836 Yardley Wood Road, Birmingham, B13 0JE
On April 30th 1927, one of the Bank's substantial wooden buildings was placed on land leased from the City's Estates Department
at 687 Yardley Wood Road (opposite Trittiford Road). Business was transacted on Monday and Saturday evenings (18:00 to 20:00).
This arrangement was made with a view to finding the most suitable spot for a branch to cover this residential area, about four miles
southeast of the city centre, located between the Alcester Road (A 435) and the Stratford Road (A 34).
The Billesley Estate was
constructed between 1919 and 1931, when some 3,500 council houses were built to the west of the River Cole and the railway line between
Birmingham and Stratford-upon-Avon.
The temporary Evening Branch recruited over 1,000 depositors with total balances exceeding £12,000.
Eventually, the Bank found a plot to construct a full-time branch, at the junction of Yardley Wood Road and Brigfield Road. Although
the site was close to the large, undeveloped Billesley Common, it bordered another residential area: Yardley Wood. The address of
the permanent branch was 836 Yardley Wood Road.
Newly constructed premises (1930)
The Lord Mayor and the Bank's General Manager arrive for the opening of the premises,
July 5th 1930. In the background is Billesley Common.
The crowd assembled for the opening of the new branch included many possible future depositors.
Branch interior in 1930
the building now houses a Bangladeshi/Indian restaurant (The Sweet Chillies), but the roof features remain.
Road is to the left of the branch;
Brigfield Road on the right
Branch Deposit Balances at March 31st:
1946 - £493,245
1947 - £516,216
Number of Open Accounts at March 31st:
1947 - 7,288
(Savings: 7,236; Mortgage: 52)
Annual Transactions - Year Ended March 31st 1947: 33,327
The new premises near completion
The new premises were opened on July 5th 1930, by the Lady Mayoress (Mrs M L Lancaster). Many of the architectural features
of the branch were the same as Short Heath
branch, which had been opened a few months previously.
Prior to the opening ceremony, the
Lord Mayor and Lady Mayoress (Alderman and Mrs Lancaster), with Sir Percival Bower (the Bank's Chairman) and invited guests, took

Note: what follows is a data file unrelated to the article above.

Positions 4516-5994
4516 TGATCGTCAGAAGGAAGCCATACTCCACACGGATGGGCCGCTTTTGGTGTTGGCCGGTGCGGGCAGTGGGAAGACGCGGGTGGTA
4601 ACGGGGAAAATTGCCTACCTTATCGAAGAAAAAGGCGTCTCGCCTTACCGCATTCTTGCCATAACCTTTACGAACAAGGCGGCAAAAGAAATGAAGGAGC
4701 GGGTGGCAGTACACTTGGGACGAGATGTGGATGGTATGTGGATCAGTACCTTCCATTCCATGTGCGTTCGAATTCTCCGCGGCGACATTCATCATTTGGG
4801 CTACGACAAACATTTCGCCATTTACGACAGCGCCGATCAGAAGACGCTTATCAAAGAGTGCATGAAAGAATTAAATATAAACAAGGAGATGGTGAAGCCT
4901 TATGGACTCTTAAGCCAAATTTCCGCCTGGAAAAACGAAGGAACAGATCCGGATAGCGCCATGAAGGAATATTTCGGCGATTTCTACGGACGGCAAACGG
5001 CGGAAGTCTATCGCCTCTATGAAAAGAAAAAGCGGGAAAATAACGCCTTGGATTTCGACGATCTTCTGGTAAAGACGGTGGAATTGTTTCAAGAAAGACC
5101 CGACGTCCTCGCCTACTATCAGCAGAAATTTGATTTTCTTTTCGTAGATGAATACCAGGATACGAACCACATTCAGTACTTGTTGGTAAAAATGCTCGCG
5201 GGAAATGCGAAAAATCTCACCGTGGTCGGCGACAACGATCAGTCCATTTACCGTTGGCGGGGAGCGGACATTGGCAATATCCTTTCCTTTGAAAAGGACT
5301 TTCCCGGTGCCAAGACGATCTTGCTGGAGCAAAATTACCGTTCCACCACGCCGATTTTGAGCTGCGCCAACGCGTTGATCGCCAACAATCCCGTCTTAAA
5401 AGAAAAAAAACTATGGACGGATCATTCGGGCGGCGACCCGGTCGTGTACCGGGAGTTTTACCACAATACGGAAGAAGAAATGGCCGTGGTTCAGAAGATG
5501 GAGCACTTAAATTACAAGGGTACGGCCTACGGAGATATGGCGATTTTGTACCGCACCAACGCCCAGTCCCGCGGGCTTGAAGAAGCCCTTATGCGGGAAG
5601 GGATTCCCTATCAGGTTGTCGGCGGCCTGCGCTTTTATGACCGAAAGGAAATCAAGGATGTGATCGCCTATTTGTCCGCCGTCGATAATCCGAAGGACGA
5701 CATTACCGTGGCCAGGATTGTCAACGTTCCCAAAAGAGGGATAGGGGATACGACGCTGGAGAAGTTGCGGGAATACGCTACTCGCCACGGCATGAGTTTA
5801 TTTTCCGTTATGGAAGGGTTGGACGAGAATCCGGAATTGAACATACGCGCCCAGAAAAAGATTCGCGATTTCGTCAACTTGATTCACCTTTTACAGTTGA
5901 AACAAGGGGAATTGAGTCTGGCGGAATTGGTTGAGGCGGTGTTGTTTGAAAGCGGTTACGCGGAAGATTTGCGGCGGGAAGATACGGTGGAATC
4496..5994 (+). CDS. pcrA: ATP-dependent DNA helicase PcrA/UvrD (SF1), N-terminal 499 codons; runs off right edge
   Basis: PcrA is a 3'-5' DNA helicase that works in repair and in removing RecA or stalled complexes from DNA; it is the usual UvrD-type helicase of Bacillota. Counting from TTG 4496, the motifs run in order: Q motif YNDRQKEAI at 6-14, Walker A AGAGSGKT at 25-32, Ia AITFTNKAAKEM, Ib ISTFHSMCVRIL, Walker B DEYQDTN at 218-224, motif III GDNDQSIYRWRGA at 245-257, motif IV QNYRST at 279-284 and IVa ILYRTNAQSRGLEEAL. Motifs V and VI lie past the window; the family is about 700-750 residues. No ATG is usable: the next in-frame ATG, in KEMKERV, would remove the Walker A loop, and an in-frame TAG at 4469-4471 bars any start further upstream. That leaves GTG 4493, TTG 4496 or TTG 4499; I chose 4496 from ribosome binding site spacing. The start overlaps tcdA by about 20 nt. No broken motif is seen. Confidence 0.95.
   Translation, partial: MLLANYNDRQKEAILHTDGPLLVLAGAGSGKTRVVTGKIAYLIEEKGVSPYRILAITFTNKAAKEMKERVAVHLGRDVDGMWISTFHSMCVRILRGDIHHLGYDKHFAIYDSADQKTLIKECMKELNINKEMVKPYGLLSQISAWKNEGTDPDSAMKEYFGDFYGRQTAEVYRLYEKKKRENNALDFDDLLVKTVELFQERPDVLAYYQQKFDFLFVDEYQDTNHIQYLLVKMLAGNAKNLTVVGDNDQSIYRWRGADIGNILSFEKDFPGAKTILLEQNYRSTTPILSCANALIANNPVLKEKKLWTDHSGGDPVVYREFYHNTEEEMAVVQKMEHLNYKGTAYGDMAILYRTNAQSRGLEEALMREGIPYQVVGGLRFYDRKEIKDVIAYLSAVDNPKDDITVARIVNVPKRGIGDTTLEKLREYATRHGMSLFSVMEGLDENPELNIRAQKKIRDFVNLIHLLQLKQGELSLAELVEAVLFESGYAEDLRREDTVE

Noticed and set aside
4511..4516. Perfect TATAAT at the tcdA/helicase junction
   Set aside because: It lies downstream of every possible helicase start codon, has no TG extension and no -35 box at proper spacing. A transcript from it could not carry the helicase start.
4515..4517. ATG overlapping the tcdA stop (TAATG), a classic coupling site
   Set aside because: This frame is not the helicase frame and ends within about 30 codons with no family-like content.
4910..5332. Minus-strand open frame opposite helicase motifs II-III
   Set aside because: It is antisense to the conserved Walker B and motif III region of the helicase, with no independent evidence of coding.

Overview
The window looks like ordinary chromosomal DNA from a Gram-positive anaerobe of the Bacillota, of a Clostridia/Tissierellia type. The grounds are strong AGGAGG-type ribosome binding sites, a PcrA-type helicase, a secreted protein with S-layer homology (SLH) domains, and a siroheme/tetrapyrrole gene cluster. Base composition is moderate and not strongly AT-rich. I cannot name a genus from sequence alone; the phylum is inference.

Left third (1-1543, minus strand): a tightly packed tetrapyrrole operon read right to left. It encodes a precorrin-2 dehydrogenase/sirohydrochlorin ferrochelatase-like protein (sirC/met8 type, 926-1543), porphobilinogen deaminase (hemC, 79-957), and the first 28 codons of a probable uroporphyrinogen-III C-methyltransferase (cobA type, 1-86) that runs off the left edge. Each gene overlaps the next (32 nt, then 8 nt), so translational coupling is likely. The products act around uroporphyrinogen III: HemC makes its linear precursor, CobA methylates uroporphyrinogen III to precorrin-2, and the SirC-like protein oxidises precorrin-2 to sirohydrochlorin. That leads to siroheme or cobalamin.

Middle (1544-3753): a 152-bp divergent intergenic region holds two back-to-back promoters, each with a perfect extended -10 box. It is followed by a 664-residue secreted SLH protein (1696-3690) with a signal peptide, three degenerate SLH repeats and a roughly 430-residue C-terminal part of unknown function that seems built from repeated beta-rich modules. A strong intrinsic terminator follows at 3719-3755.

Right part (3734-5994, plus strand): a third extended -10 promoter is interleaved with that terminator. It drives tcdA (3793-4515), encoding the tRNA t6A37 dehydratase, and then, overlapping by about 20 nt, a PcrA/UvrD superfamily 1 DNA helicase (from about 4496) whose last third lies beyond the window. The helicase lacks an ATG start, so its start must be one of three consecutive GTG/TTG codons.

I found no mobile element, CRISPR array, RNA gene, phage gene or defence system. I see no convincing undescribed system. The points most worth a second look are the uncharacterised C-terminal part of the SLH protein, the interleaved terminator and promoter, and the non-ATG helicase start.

tea at the Unitarian Church Hall. At the conclusion of the tea, Sir Percival presented the Lady Mayoress with a silver rose bowl as
a memento of the occasion.
Speaking at the opening ceremony, Sir Percival Bower criticised the Estates Department of Birmingham City
Council. Referring to the site of the new branch, he remarked that if the Estates Committee had given them the land it would not have
been a burst of generosity on their part because it had been an extremely awkward site to develop. Sir Percival added that the Bank
Committee had managed to knock off a little from the original price, but he stated quite seriously that he did not think it was wise
for one department of the Corporation to hold another one up to ransom. He continued that it was a comparatively few years ago that
the land was purely agricultural; and yet the Bank was asked to pay 15 shillings a square yard for this extremely difficult site;
and having regard to the fact that when they got it they could only utilise one-third, the price worked out at 45 shillings a square
yard for effective purposes. He hoped that a more reasonable view would be taken in the future, otherwise the existing policy meant
that the Bank's depositors were being milked.
During part of the Second World War, the branch was one of twenty-two offices that were
opened on a restricted basis due to a shortage of staff. Details at Combination of Branches
In 1960, the branch was the target for an Armed Raid
= location of the permanent branch at 836 Yardley Wood Road -
opposite Billesley Common, in a mainly residential area
1931 - W L Hannah
1934 - W C Baker
1958 - B R Endall
1959 to 1967 - J L E Edwards
1969 to 1970 - H I Madeley
1971 - H W Powell
- G P Copsey